It looks fine to me. (I thought you had found an error and were inviting others to find it too. :emb: )

But why is the West effectively arming its enemy. How does that happen?

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Re: Combatting extremism

Post by pothigai » Mon Nov 23, 2015 7:43 am

dharmagoat wrote:
Kim O'Hara wrote:Well I thought the graphic was pretty good and it looks like it is standing up to scrutiny so far. :smile:
It looks fine to me. (I thought you had found an error and were inviting others to find it too. :emb: )

But why is the West effectively arming its enemy. How does that happen?
They arm Islamists if they think that it is within their interests.

In the case of Syria they armed the Islamists in an effort to bring down Assad. One example of this is their TOW (anti-tank missile) program. These are given to 'vetted' FSA brigades, the majority of which seem to function essentially as anti-tank units alongside groups like Jabhat al-Nusra and Ahrar al-Sham. This was likely not a mistake, as these FSA brigades were already fighting alongside these extremist groups.

The most famous example of the US supporting Islamists is of course the Taliban in Afghanistan which was done in the interests of countering Russian and Iranian influence in Afghanistan.
ہستی اپنی حباب کی سی ہے
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Re: Combatting extremism

Post by Kim O'Hara » Mon Nov 23, 2015 7:46 am

dharmagoat wrote:
Kim O'Hara wrote:Well I thought the graphic was pretty good and it looks like it is standing up to scrutiny so far. :smile:
It looks fine to me. (I thought you had found an error and were inviting others to find it too. :emb: )

But why is the West effectively arming its enemy. How does that happen?
(1) Money, money, money: $$ :guns: $$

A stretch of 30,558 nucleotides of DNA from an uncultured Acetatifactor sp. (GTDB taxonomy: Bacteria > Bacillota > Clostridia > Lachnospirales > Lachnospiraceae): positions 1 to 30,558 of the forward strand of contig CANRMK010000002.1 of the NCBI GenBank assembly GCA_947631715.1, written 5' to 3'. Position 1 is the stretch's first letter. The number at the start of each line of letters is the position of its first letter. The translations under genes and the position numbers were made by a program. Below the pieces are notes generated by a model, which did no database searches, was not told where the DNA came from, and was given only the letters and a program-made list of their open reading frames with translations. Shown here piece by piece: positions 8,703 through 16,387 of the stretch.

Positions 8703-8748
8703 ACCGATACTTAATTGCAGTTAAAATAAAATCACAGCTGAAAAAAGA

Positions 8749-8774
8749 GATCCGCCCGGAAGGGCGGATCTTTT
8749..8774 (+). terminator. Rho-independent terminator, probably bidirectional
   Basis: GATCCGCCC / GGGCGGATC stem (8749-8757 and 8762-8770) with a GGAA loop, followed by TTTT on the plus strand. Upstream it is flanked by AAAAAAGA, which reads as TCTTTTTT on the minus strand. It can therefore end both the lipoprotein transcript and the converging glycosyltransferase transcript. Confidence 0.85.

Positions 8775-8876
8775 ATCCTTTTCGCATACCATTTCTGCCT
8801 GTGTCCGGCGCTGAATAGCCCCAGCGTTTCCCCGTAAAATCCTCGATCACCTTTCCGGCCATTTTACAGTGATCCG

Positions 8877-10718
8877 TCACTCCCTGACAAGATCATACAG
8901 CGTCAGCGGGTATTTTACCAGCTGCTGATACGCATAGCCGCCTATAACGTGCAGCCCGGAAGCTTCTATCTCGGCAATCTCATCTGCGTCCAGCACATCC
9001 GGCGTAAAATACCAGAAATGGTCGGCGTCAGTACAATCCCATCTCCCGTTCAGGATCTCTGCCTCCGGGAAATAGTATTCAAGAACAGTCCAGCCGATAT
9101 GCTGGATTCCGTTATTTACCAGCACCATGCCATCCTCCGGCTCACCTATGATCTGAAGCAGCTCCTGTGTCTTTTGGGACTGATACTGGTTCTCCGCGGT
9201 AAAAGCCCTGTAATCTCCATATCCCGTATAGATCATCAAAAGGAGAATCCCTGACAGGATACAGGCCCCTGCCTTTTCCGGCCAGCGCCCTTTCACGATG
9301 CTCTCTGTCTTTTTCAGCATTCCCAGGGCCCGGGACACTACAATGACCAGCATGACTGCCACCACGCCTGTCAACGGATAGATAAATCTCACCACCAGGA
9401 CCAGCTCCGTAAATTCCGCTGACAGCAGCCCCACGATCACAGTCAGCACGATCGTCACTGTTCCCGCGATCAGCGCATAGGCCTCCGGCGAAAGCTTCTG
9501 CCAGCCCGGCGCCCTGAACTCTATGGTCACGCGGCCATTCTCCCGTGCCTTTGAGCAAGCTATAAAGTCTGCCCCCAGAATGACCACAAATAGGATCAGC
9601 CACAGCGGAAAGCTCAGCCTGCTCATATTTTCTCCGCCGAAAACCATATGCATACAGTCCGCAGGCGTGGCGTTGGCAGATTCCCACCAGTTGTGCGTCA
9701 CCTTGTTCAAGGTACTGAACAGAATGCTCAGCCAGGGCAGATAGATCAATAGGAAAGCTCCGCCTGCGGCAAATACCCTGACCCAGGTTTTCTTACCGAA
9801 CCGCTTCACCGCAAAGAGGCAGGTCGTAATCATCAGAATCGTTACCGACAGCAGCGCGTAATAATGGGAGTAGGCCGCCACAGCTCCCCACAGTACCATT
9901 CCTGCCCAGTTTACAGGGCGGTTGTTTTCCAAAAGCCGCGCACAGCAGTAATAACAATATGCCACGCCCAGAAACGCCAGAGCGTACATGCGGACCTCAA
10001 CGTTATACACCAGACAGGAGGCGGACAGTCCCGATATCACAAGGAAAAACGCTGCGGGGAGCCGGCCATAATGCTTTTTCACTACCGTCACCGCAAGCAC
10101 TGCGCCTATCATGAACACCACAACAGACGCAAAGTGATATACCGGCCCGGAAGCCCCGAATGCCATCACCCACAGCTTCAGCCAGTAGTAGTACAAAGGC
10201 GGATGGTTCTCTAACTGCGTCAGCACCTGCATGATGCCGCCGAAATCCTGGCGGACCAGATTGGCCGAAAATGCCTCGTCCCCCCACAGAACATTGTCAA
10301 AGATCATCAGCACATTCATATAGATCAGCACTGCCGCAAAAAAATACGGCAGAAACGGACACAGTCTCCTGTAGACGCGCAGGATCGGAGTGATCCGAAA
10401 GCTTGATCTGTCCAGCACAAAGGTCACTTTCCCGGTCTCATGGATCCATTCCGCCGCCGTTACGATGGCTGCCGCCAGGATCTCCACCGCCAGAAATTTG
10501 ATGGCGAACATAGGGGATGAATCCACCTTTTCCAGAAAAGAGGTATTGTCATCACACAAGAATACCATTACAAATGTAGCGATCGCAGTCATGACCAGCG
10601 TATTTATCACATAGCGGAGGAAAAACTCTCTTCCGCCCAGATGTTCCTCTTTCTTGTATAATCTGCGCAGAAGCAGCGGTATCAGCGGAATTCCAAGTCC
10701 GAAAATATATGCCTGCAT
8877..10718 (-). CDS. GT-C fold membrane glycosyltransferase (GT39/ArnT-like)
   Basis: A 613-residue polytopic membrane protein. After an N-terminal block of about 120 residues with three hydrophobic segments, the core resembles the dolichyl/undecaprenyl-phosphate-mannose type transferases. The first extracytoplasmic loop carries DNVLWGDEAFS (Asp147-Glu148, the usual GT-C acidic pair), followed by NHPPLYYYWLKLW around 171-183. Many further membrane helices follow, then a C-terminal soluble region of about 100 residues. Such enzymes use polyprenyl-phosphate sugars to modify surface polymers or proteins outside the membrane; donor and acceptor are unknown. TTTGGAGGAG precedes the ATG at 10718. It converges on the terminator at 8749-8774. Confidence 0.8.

(2) Propping up its (temporary) allies by supplying them with arms, then watching helplessly as the arms are filched by disloyal members of those forces or captured from loyal but not totally capable forces. http://www.theguardian.com/world/2014/s ... udi-arabia :toilet:

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Re: Combatting extremism

Post by dharmagoat » Mon Nov 23, 2015 8:01 am


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Re: Combatting extremism

Post by muni » Mon Nov 23, 2015 9:54 am

http://www.npr.org/2015/11/22/456989124 ... s-end-goal

Create sport or other activities for young ones, Muslims/all, in stead of leaving them hanging out on the streets, frustrated and not accepted. Give young ones a feeling of being welcome, of being home, a voice. Make school accesible and inviting for them as being part of the society. Lets' stop our own dividing attitude by putting everything and everyone in boxes (cultures, religions, countries, traditions....).

Even this is not a solution, it is at least acting as a human being and can solve in long term problems.
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Re: Combatting extremism

Post by Kim O'Hara » Mon Nov 23, 2015 10:36 am

:good:
and in that spirit I offer Number 3 of my “The wit and wisdom of Facebook” series which began at http://dharmawheel.net/viewtopic.php?f= ... 20#p312226. Here it is:
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Re: Combatting extremism

Post by Paul » Mon Nov 23, 2015 12:04 pm

I very strongly recommend listening to the latest podcast from Sam Harris where he's talking to Douglas Murray about all this. They have some incredibly important points: http://www.samharris.org/podcast/item/o ... vilization
Look at the unfathomable spinelessness of man: all the means he's been given to stay alert he uses, in the end, to ornament his sleep. – Rene Daumal
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Re: Combatting extremism

Post by Paul » Mon Nov 23, 2015 12:19 pm

Kim O'Hara wrote:Number 2 of a series I called “The wit and wisdom of Facebook.” (Number 1 http://dharmawheel.net/viewtopic.php?f= ... 20#p312226 got no response at all, unfortunately, but I will persist.)
I am posting them one at a time so that anyone who wants to comment on any single one of them can easily do so.
Can anyone see any errors in this one?
:namaste:
Kim
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There's not just one cause for the radicalisation Islamists.
Look at the unfathomable spinelessness of man: all the means he's been given to stay alert he uses, in the end, to ornament his sleep. – Rene Daumal
the modern mind has become so limited and single-visioned that it has lost touch with normal perception - John Michell

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Re: Combatting extremism

Post by Kim O'Hara » Mon Nov 23, 2015 12:29 pm

Paul wrote:I very strongly recommend listening to the latest podcast from Sam Harris where he's talking to Douglas Murray about all this. They have some incredibly important points: http://www.samharris.org/podcast/item/o ... vilization
Two hours? :jawdrop:
I don't have that much time for a talk from anyone. Care to summarise and cherry-pick?

:thanks:
Kim